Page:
Iraq: Believers Survive And Thrive
This is according to a Muslim-background believer in Jesus (MBB), who indeed told his family he was now a believer in Isa [Jesus]. He came to Christ through an atheist newspaper telling the accounts of people who had turned from Islam to Jesus (the paper held no candle for any religion but was vaguely interested in those who converted from one to another!)
Opened a Bible
For four years he had been a confessed atheist, having come to the conclusion that Islam did not reveal the true God but, prompted by the atheist publication, he opened a Bible at Colossians 1.15, to discover the one who ‘is the image of the invisible God’. He is now among a number leading small embryonic MBB Christian communities in Northern Iraq. But such people face a number of critical issues.
The first is the vulnerability and opposition involved in joining a minority within a minority. Before the recent conflicts, among the 39 million population of Iraq, the Christian church numbered 6 million, 15% of the nation. Today there are only 258,000 believers, less than 1%. To reduce the odds yet twice more, MBBs are only a small fraction of the Christian believers, the majority of Christians being the remnant who are still alive and surviving in Iraq from the traditional historic churches – and even those are only part of an ethnic group, the Kurds, who have been striving for independence from Iraq and have gained semi-autonomy.
The Kurdish regional government have no grid to assess the status of a MBB. So to be a minority within a minority within two yet more minorities is a degree of alienation and isolation barely imaginable among the peoples of the earth.
Suspicion and poverty
A second critical issue is the reluctant and even suspicious acceptance, or lack of it, by believers from the traditional churches. ‘The parable of the prodigal son has great resonance for us. We have discovered Jesus with astonishing surprise and joy, and returned to the Father from a far country – but the elder brother has not embraced us as readily as the Father has!’
The wariness of the old churches is understandable. They bore the heat of the persecution over recent decades (and centuries before them). But 90% of overseas aid to churches in Iraq works with the traditionals – few evangelical groups receive funding from the West. Ambivalent about some missions coming from the Western world, they are grateful for the support of organisations like Open Doors working with indigenous leadership.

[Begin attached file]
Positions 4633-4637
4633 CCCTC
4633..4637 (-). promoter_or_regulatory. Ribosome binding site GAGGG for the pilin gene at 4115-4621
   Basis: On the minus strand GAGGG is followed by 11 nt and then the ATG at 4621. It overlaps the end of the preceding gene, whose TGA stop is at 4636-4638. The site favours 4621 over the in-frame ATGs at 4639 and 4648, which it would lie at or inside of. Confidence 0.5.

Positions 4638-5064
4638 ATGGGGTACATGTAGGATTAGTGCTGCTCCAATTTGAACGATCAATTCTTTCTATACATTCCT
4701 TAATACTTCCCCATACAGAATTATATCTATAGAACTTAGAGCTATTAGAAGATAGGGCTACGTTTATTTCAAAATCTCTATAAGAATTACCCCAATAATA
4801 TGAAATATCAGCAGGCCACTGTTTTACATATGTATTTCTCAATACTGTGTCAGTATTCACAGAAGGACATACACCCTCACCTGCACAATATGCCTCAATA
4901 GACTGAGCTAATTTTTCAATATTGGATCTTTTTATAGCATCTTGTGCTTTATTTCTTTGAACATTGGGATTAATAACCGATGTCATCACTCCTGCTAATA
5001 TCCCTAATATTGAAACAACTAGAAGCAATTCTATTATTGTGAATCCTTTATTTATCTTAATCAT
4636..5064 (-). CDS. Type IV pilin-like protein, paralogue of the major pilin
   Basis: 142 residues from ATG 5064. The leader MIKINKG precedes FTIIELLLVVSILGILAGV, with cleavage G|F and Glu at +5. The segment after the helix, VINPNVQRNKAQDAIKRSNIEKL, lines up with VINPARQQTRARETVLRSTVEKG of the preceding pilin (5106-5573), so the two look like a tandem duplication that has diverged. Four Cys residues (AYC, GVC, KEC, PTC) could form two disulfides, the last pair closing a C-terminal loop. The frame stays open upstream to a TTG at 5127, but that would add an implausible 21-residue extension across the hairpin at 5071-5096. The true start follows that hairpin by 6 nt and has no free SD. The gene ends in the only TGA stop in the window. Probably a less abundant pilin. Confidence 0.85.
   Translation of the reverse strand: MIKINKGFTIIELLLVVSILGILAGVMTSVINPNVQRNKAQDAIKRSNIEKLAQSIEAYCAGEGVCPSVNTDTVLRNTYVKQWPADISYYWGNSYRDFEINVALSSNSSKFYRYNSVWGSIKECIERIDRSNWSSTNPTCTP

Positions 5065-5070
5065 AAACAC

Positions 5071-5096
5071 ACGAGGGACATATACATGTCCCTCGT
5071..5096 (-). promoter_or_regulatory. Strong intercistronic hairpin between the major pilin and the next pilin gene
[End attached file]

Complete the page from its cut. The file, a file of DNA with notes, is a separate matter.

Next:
The third major obstacle to Christians of all sorts in the country, but especially in the north, is the economic uncertainty – indeed collapse. This is of two kinds. On the one hand there are few jobs to be found, and so the exodus continues to drift from Iraq to neighbouring countries – Jordan and elsewhere, even Syria. This undermines the rebuilding of communities, and in such a climate the most marginalised are the most endangered.
The other factor undermining stability is the uncertainty of future conflicts. IS, or Daish, has been drastically reduced in force of numbers and territory, but its leadership structure and lines of command within sleeper cells is reputed to be intact. Is it worth rebuilding homes, churches, little businesses in such a fragile future? Moreover, IS is only one of many extremist groups in the area. Daish (an acronym) sounds very similar to the Kurdish word for the number 11. So it is said that ‘12, 13 and 14 are only waiting in the wings’. And while we were in Erbil an Iranian attack dropped missile bombs 30 kilometres outside the city (unreported in the West) – so that many are saying ‘forget about IS, Iran is the threat and always has been for decades – indeed centuries’.
How is it that, nevertheless, in this environment Christians are full of joy, passionate in love even for their enemies, and growing in faith? They cling to the God whose image they have seen in Jesus, and to the fellowship of believers who are supporting one another, in some cases in IDP (Internally Displaced People) camps, in other places in devastated villages where they are beginning to rebuild their lives and micro-financed little businesses, in church and monastery premises where they have a vision for starting youth camps, and in centres of trauma therapy and healing – deeply conscious that it is only in Christ that such resurrection arises out of defeat and death.